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Monday, Oct. 9, 2000
Return to a bygone golden age
Sayuri Yoshinaga is a phenomenon of Japanese -- indeed, world -- show business. An actress who is older than both American presidential candidates (George W. Bush by one year, Al Gore by three), who made her film debut as a button-cute teen in 1959, Yoshinaga is still eminently bankable as a romantic lead in an industry that routinely relegates its over-40 female stars to either the dust heap or perpetual motherhood.
There are parallels in traditional Japanese culture, such as the kabuki onnagata who play trilling ingenues into their dotage, but Yoshinaga is sui generis. Contemporary Shima Iwashita may equal Yoshinaga in the length of her filmography -- both have more than 100 films to their credit -- but Iwashita has survived by transforming herself into a take-no-crap diva, while Yoshinaga continues to embody, as she has for decades, the pure-hearted ideal of Japanese womanhood for her millions of fans, both male and female.
Though hardly an eternal virgin in the Setsuko Hara mold (she has filmed her share of passionate love scenes over the years), Yoshinaga still plays, in film after film, characters who personify, in their grace, modesty and self-sacrifice, traditional values, while projecting the spunk and vitality that made her such an appealing teen talent. And no one has ever worn the kimono better.
Yoshinaga, however, is not content to merely repeat the formulas that made her a screen icon, but continues to stretch herself as an actor, in ways both minor and major. In even routine vehicles, she seldom fails to give her all -- less like a domineering diva than the bright-eyed kid who scrambled to the top with drive, determination and sheer star wattage.
Her latest film, "Nagasaki Burabura-bushi" (which might be translated as "The Nagasaki Stroll About Song") is an unabashed attempt to please her core fan base. Theaters playing the film could post signs saying "No one under 50 admitted" and not lose a yen.
The setting is Nagasaki in the late Taisho and early Showa eras (i.e., the 1920s to the early 1930s) -- a time when Japan was still recognizably Japanese, but not yet a rigidly regimented police state, a time that still glows in the memories of many of Yoshinaga's fans. With its lush color photography (Tatsuo Suzuki) and sumptuous set designs (Yoshinobu Nishioka), "Nagasaki" is an example of Japanese movie craftsmanship at its finest.
Its gorgeously kimonoed geisha pouting and posing against a backdrop of ravishingly beautiful teahouses and temples may not be representative of the hardscrabble reality of the era, but it hardly matters. The film gives fans the old Nagasaki of their rosily colored imaginations -- a warming antidote to the glaring ugliness they so often see around them today. And, of course, Yoshinaga is in nearly every scene.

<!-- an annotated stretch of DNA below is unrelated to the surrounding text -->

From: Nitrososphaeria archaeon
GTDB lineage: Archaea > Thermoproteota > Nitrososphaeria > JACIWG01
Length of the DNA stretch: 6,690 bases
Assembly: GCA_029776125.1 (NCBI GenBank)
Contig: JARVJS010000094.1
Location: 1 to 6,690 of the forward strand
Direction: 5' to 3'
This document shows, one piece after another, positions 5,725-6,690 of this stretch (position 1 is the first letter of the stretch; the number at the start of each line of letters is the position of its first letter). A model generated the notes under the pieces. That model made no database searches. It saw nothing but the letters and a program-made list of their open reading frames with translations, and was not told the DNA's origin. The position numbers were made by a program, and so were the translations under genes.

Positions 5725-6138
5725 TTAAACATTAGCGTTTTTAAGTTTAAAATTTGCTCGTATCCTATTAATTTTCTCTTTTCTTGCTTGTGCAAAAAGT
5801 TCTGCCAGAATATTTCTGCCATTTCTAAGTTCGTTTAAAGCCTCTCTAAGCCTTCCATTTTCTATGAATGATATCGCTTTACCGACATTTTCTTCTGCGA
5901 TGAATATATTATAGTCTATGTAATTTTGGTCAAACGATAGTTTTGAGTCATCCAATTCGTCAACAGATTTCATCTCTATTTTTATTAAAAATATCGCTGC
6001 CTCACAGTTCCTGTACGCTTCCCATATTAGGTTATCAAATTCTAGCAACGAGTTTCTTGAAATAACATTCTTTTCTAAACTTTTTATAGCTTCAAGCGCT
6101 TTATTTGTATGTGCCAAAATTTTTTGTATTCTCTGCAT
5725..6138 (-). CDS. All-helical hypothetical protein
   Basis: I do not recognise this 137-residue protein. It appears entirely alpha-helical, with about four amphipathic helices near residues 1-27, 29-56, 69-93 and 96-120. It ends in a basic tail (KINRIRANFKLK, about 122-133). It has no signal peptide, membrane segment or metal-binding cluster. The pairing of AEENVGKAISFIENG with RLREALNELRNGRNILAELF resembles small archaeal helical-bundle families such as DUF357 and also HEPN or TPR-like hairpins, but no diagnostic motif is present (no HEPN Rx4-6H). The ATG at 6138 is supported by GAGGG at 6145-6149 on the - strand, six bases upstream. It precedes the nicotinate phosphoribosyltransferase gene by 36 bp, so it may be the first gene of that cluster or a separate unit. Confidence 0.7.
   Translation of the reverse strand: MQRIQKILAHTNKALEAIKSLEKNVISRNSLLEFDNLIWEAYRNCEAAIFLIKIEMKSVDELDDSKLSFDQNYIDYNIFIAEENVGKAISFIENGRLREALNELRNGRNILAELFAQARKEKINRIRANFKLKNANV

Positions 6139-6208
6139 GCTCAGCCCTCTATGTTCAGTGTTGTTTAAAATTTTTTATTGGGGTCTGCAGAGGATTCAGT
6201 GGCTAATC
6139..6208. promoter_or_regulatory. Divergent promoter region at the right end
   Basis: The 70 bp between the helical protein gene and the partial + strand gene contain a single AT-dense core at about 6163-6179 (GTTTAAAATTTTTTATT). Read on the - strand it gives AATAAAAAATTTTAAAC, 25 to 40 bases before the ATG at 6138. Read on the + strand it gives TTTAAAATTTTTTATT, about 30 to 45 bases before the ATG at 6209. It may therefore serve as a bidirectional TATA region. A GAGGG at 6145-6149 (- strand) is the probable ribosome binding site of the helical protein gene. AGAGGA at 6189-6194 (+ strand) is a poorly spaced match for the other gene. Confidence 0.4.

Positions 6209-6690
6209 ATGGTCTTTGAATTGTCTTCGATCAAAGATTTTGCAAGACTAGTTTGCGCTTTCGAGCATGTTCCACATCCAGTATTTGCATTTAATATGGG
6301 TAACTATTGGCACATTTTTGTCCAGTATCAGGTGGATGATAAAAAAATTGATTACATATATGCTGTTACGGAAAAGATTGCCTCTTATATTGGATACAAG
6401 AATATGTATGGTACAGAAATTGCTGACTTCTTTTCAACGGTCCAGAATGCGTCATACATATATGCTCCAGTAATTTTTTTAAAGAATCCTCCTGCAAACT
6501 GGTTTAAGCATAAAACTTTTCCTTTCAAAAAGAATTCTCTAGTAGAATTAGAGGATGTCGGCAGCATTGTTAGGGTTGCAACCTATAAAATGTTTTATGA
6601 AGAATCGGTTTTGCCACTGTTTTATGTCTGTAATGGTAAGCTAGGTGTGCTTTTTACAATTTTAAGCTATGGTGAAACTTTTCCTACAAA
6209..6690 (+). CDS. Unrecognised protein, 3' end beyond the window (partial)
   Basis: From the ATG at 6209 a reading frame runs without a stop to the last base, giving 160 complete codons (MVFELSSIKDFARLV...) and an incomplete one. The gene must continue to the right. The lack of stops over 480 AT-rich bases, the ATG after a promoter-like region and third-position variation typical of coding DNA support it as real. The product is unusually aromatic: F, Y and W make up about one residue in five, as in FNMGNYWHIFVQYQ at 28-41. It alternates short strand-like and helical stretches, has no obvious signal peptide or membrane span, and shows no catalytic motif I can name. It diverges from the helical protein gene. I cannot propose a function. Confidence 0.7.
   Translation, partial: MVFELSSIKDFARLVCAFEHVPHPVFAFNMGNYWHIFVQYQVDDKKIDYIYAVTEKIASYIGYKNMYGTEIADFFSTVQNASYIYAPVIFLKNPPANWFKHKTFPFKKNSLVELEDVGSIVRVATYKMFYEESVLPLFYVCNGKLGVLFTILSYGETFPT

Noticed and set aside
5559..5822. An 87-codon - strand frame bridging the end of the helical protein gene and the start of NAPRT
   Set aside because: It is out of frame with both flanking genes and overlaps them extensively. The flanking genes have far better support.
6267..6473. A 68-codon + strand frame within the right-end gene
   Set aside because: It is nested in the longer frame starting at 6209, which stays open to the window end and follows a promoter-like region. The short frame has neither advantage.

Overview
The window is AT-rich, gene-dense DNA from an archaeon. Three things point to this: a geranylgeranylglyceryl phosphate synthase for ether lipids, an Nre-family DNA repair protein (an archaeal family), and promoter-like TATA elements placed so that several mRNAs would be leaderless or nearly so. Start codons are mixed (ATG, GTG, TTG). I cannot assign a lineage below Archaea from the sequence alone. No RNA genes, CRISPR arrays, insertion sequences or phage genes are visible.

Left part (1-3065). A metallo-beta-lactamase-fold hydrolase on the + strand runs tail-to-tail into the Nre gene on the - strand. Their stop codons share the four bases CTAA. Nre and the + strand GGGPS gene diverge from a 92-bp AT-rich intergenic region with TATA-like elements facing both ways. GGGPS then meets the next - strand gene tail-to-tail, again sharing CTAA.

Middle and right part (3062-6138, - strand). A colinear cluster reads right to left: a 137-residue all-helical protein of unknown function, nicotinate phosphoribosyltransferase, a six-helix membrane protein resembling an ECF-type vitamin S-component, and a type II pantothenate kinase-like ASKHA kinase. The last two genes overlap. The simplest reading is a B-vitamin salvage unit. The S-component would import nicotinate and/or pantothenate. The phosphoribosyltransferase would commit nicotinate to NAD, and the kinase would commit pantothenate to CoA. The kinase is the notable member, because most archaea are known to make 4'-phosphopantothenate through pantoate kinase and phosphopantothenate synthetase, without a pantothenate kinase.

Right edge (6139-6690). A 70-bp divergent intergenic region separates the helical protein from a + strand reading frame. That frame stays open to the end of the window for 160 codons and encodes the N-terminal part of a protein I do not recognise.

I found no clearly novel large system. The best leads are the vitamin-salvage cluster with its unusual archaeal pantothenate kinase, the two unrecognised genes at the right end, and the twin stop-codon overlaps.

She plays Aihachi, a veteran of Maruyama -- a famous Nagasaki geisha quarter -- who was sold into the life as a young girl from an impoverished fishing village, but has since become a shamisen player of distinction and a woman of refinement, while never forgetting her humble beginnings. Though not wealthy, she gives freely of her earnings to poor children, especially a flower seller named Oyuki, who becomes her surrogate daughter.
She is no saint, however. When an arrogant young geisha (Reiko Takashima) from a rival quarter slights Aihachi and her colleagues in public, she replies tartly and a quarrel ensues between the two camps that threatens to escalate into all-out war, until an elegantly dressed and effortlessly charming man appears with a proposal for a contest of artistic talents, not sharpened hair pins.
This peacemaker is Tojiro Koga (Tetsuya Watari), a wealthy merchant, scholar and bon vivant, who is more devoted to researching Nagasaki popular culture, including that of its entertainment districts, than tending to his business. He volunteers as a judge for this contest and, despite the attentions of Aihachi's younger rivals, is attracted by her talent and not inconsiderable beauty.
He proposes that she join him in his quest to record Nagasaki folk songs before they are lost forever. Aihachi agrees and they set out together on their cultural rescue mission. In the process, they unearth a tune -- "Nagasaki Burabura-bushi" -- that Aihachi first heard as a young girl and has never forgotten. They also begin to fall in love, though Koga is married and quickly sliding into bankruptcy.
The years pass and, though they no longer meet, their affection for each other endures. Meanwhile, Aihachi's protege, Oyuki, is growing to young womanhood and polishing her skills at buyo (traditional Japanese dance). Then she falls ill with tuberculosis and Aihachi must raise money for her treatment. But how?
An old patron is of little help. Then a poet friend asked to record her favorite song, "Nagasaki Burabura-bushi." It becomes a hit and she uses the royalties to help Oyuki -- but her own troubles are far from over.
Based on a Naoki Prize novel by well-known songwriter Rei Nakanishi, "Nagasaki" is as busy and rambling in its narrative as an NHK morning drama, while offering up similarly heaping portions of conventional sentiment and melodrama. Its director, fittingly, is Yukio Fukamachi, a TV drama specialist making, at the age of 69, his feature film debut. But though hardly cutting-edge cinema, the film shows us, yet again, why Yoshinaga is still a major star in the fifth decade of her career. She can do it all, even, in one memorable scene, a yokozuna (sumo grand champion) ring-entering ceremony, which she performs to perfection, without a hint of absurdity. Could Meryl Streep say the same?
"Nagasaki Burabura-bushi" is playing at Marunouchi Toei and other theaters.